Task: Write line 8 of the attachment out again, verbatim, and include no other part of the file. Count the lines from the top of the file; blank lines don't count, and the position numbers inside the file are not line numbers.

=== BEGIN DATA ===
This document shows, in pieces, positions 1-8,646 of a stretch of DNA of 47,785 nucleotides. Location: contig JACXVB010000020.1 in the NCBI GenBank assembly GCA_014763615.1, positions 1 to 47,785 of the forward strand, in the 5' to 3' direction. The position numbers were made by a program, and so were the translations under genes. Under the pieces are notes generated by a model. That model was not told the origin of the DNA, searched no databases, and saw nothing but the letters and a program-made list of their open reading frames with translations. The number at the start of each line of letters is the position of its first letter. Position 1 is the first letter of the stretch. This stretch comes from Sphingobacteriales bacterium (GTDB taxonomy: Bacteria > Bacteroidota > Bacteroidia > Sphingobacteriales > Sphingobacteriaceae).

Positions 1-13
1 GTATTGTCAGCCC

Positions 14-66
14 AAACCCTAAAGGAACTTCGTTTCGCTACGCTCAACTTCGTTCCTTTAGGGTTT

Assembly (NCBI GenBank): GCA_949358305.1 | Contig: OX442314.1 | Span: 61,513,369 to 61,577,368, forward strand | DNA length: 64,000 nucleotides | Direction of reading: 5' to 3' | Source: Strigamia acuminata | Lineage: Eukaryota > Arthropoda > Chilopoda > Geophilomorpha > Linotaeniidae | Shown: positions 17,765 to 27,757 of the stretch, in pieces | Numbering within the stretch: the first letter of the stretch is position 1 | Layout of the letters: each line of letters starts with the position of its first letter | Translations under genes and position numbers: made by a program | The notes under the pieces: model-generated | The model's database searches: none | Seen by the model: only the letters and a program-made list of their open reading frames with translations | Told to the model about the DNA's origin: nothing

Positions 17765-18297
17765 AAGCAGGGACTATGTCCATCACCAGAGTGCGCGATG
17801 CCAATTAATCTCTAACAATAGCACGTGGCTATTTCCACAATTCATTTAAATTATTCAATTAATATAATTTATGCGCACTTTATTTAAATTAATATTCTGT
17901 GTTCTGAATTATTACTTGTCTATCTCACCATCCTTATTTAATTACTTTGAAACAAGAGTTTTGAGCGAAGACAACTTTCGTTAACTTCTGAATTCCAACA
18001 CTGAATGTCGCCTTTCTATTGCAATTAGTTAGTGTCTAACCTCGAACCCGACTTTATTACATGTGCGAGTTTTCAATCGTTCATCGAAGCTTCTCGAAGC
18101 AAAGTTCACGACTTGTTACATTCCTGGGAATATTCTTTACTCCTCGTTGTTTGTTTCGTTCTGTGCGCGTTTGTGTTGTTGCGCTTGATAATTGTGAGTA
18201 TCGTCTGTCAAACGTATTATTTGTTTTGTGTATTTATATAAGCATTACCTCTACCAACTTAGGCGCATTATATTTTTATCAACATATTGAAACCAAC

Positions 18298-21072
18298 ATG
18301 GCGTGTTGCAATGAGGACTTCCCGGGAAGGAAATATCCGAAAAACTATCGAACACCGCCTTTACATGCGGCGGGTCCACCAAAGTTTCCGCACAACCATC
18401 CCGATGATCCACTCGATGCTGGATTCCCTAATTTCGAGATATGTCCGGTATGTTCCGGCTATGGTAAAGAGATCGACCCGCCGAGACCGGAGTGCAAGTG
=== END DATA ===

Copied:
17765 AAGCAGGGACTATGTCCATCACCAGAGTGCGCGATG